On Good Government and Libertarianism

The most effective way to convince someone to do what you want is to start from a shared set of assumptions and values. Whether you use rhetoric, logic, or propaganda in your arguments, you will have a much better success rate if you can get the other people to see that you at least start somewhere that makes them comfortable.

When I was active in the libertarian movement, I believed that the others who thought as I did were the real Americans, those who truly supported the vision of the Founding Fathers. Now that I’ve been out of that movement for several years, I’ve come to realize how mistaken I was. So, I hope my readers will forgive me for using this blog to work out my thoughts on what is wrong with libertarianism.

(After all, as I explained on my Why I Blog page and in The Who and Why of This Blog post, one reason this blog exists is to give me a place to figure out what I believe and think.)

If you truly believe that the Founding Fathers and those who followed in their footsteps valued individuals over community, the rights of one person over the common welfare of the society, and property over the needs of government, you need to read more actual history and less partisan spin sponsored by billionaire-backed think tanks.

Those who believe that the company store is less of a government than the sheriff that enforces its mandates simply do not understand how power flows, how government has always been involved in the market place, and how much the myth of the free market blinds them to what has been going on for all the decades that the USA has existed.

The claim that libertarians (and their fellow-Koch-sponsorees the Tea Party) make that good government is always and everywhere a lie, this claim is an insult to the American experiment in citizen self-government, to all those who died protecting the Union in the Civil War and democracy in WW1 and WW2, and to every civil servant who has honorably and ably served the public, despite all the obstacles so often placed in their way. Furthermore, it is ahistorical, as history has shown many examples of good government in action.

While it is true that Big Government is much more likely to be a weapon seized and wielded by the monied elite, to go from that to a suggestion that therefore government must be reduced in size while leaving big business to stride across the globe unchecked is utter folly.

No, the answer is to do as has been done many times throughout our history — for the people to retake our government and use it both to reduce the amount of capital in far too few hands and the amount of power misused for purposes that benefit that capital over all other values.

Another recently-heard claim from the anti-government crowd is that reformers are patsies of the monied elite and any attempt to fix the problems that are inherent to a society with such drastic capital and wealth and income inequalities will only serve to make them worse.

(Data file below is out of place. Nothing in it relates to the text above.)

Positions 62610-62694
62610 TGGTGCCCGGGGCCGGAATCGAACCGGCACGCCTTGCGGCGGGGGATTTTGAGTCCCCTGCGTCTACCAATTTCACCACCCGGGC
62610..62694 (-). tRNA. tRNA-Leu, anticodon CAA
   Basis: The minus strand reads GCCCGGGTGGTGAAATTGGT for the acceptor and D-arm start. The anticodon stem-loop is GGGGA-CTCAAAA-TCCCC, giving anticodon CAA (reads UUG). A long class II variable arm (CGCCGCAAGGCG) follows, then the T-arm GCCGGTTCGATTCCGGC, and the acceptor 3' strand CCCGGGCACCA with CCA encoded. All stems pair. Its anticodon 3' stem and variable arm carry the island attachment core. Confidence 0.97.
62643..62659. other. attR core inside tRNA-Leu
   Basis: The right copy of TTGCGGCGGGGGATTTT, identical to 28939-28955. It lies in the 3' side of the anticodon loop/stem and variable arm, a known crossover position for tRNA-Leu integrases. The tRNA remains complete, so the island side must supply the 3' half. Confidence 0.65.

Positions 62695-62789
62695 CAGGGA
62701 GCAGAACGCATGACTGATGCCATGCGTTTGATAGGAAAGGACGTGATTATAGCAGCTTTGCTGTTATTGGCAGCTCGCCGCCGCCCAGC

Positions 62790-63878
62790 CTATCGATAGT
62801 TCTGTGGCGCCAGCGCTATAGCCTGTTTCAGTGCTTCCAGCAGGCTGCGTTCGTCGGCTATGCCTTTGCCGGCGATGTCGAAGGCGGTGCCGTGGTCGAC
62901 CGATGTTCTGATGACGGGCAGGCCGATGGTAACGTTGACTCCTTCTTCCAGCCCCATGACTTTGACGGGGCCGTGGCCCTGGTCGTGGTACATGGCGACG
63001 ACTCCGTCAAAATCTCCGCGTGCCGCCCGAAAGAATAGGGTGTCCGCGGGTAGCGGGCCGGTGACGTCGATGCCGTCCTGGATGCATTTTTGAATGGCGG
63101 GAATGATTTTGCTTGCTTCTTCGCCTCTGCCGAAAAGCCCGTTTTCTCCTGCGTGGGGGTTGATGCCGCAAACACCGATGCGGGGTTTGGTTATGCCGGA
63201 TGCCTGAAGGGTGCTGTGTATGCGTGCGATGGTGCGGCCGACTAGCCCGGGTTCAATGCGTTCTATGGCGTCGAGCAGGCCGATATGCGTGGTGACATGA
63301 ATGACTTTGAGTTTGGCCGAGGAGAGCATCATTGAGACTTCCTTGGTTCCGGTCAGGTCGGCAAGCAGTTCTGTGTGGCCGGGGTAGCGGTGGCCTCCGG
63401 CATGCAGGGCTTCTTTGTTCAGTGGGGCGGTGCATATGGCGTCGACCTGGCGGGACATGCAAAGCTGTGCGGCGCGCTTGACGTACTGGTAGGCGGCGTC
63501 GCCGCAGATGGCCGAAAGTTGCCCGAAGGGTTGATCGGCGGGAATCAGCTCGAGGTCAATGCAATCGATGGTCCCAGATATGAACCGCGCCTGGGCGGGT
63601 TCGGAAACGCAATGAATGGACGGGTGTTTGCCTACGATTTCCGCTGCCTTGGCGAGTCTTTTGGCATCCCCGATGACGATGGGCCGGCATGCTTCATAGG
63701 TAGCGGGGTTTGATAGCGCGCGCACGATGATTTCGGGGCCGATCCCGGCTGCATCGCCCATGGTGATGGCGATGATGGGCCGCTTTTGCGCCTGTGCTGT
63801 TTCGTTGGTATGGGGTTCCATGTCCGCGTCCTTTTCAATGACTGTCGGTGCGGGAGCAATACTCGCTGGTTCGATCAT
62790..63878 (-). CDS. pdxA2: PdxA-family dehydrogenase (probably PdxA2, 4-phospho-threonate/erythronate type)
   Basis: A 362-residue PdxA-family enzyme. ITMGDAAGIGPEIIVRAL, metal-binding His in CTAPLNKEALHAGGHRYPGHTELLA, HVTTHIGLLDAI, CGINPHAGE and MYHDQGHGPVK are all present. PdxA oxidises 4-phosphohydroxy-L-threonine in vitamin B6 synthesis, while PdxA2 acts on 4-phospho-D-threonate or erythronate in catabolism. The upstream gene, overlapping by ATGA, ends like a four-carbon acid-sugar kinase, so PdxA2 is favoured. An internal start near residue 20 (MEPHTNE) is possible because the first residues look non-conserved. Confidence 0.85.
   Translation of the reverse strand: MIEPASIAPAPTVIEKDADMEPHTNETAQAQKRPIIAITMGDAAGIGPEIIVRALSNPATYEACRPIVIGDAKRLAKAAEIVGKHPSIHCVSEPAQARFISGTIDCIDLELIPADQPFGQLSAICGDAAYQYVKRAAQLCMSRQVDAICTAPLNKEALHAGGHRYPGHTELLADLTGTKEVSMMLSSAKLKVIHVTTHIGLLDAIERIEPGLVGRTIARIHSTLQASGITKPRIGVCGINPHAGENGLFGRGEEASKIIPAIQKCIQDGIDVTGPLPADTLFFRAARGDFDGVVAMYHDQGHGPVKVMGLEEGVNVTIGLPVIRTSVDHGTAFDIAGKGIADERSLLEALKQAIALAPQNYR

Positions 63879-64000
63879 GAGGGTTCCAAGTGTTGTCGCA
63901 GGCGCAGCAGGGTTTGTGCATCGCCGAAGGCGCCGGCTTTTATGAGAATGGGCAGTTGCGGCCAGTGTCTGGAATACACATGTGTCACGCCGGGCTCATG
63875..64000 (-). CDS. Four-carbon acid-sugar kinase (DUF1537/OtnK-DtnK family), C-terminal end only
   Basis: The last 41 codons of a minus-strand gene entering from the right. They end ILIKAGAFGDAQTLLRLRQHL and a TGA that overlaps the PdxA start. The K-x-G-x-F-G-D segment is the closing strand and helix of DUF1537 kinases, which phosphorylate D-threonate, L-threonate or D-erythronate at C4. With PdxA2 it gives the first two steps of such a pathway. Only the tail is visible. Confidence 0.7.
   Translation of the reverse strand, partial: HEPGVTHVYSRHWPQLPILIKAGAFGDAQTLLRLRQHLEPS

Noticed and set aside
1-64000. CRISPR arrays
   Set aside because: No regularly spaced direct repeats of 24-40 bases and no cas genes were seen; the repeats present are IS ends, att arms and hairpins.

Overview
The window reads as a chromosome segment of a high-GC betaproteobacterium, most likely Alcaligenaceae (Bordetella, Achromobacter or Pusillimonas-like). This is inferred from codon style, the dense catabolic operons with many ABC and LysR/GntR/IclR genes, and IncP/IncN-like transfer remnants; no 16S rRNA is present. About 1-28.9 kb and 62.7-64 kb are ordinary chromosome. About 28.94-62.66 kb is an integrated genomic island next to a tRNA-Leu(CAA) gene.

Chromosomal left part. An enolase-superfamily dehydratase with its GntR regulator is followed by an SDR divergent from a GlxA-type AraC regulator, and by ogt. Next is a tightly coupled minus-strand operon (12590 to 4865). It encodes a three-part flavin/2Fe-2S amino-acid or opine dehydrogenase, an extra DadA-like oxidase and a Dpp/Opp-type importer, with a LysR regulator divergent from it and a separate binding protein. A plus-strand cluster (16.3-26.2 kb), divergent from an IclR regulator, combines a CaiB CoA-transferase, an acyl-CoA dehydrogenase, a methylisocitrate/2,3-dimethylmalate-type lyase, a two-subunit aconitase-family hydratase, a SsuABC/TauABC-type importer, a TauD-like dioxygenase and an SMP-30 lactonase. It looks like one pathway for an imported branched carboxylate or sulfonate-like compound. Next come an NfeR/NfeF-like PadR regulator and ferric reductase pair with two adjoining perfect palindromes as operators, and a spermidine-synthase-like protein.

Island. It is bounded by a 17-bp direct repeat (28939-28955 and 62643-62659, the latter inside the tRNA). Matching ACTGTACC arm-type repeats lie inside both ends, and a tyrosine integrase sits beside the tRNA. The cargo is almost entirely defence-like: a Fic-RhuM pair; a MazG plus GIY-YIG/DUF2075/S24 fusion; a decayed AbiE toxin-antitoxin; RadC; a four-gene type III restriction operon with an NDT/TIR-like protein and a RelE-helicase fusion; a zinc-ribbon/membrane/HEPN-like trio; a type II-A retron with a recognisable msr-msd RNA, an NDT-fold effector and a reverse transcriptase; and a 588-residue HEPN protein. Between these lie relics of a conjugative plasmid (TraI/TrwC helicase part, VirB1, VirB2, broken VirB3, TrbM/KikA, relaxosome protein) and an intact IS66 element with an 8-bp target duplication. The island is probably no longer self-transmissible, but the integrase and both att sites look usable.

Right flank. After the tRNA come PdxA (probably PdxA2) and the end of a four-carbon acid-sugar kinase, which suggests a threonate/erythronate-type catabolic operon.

I find it particularly ridiculous that those who advance this notion do so on the basis of a libertarian philosophy that, while it speaks of freedom and liberty for all, is actually the hand maiden to reducing our government’s ability to rein in the excesses of the monied elite. Thus, those who charge government reformers with being patsies or stooges are themselves precisely that, as the net result of following their advice would be to enhance the power of those who already control the vast majority of all the wealth, capital, and income in the country.

If your much-vaunted liberty requires wealth and income in order to exercise it, if all the amenities and necessities of life must be bought and paid for in gold or other forms of money, then your so-called freedom is limited to those who are able to succeed in the market place and those upon whom they take pity or those to whom they bequeath  an inheritance. That leaves out most of We the People in the current situation, as the deck is stacked against us by those who already have theirs.

The rights to life, liberty, and the pursuit of happiness matter very little if you can’t afford to exercise them, as an increasing number of We the People are finding to be the case.

The liberty that libertarians seek is that wet-dream of capitalists throughout the ages, to do as they please because no one can tell them no, least of all those who are less wealthy than they are. This is not the American vision. It is the whiny demand of four-year-olds everywhere, even if it’s sometimes wrapped in adult-sounding anarchist jibber-jabber.

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About Tim Gatewood

55+, male, widowed (May 2016). Mobile notary public and signing agent, freelance writer, and ordained minister. Science fiction and fantasy fan, willing servant to cats, avid reader and collector of books and other stuff. Please see my websites (including this blog and others) for more info on me and what I think about the issues of the day.
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